Workers in Germany challenge Amazon
The Christmas spirit doesn’t suspend the class struggle. German workers and their union, Ver.di, want a higher minimum wage and better working conditions.
Ver.di, formed in 2001, is a union with 2.4 million members, mostly in the service sector.
Amazon faced a similar, but smaller and less militant strike in 2013 and decided to take preventive measures to protect its sales in Germany, its second largest market after the United States.
So it set up three warehouses in Poland and two in the Czech Republic.
Still, more workers struck in 2014 in more German warehouses and for longer periods than in 2013. The strikes kicked off on Dec. 8 and finished Dec. 24. They involved all but one of Amazon’s warehouses.
These strikes hit Amazon at its peak time for sales. On Dec. 15, last year, Amazon in Germany received 4.6 million orders, which worked out to 53 sales per second. (reuters.com, Dec. 15)
Ver.di is demanding that Amazon workers be classified as “retail workers,” whose minimum salary in Germany is 13 euros (about $15.90) an hour rather than “logistical workers,” whose minimum is 9 euros (about $10.80) an hour.
Amazon management times its “pickers” [the workers who assemble orders] to the second to squeeze every last drop out of the workers’ labor. Workers are not allowed to talk to each other, which not only limits union organizing but also cuts out normal human exchanges, like “How are your kids?”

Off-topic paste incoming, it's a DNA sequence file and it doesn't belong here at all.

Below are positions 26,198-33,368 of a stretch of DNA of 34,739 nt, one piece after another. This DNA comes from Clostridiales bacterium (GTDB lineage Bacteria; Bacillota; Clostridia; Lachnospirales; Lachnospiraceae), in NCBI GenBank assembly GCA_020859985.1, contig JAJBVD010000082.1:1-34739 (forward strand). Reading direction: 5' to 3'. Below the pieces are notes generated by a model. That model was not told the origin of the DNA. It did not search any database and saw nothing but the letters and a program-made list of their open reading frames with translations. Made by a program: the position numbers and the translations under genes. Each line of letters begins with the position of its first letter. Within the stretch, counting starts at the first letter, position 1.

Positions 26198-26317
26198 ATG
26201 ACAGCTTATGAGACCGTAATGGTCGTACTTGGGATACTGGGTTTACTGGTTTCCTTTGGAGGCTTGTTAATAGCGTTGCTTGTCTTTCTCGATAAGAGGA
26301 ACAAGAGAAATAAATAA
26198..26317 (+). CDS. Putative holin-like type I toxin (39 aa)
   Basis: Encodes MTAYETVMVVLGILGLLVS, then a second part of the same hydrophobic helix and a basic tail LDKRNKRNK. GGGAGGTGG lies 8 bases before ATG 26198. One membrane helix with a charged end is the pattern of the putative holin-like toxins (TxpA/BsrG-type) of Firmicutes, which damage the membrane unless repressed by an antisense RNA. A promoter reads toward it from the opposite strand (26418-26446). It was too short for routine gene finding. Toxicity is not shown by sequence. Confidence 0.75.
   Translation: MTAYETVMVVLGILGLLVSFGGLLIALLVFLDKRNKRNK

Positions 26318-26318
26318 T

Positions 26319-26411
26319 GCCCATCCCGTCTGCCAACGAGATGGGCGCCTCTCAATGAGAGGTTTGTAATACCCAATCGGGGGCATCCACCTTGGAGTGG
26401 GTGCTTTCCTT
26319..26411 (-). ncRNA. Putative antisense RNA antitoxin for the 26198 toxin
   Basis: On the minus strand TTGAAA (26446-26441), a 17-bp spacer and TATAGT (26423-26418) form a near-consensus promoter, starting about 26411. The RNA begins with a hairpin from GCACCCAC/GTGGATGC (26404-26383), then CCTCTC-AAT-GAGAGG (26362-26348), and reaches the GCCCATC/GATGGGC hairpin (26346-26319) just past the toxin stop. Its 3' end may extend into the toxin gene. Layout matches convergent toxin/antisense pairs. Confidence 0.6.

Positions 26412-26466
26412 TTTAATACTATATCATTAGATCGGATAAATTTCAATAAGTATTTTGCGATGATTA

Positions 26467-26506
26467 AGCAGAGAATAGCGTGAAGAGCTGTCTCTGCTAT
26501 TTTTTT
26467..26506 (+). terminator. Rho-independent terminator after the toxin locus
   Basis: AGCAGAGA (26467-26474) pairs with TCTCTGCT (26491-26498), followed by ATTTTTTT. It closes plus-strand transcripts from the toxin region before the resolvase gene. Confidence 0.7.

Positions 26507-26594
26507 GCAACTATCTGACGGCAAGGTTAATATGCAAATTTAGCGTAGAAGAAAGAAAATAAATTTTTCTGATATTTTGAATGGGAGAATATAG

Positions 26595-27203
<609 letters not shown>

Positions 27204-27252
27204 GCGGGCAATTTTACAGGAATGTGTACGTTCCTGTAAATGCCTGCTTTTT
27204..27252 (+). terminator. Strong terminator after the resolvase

Workers who break out sobbing or cursing because they can’t maintain the intense effort of walking up to 15 miles a shift, finding an item, loading it and going on to the next task in the few seconds allotted are fired on the spot.
All these burdens on the workers have made working conditions an important part of the dispute.
Ver.di recently has gotten the German courts to keep Amazon from requiring work on Sundays. In no way, shape or form has Amazon management indicated it would recognize Ver.di as representing Amazon workers in Germany.
Amazon pays only 3 euros an hour in Poland, as opposed to 9 in Germany — and Polish workers have also challenged Amazon management. Workers are bringing legal complaints about the intensity of work and the distances workers have to walk. They also protest being regularly assigned to work 10 hours instead of 8 and that they don’t get paid for the time spent for security checks at the end of work.
Labor unions from the European countries where Amazon has a presence held a meeting in July 2014 to coordinate their efforts on behalf of Amazon workers. The militant strikes hitting Amazon management in the middle of the busy holiday season in Germany have set an example for others, in Europe as well as in the United States.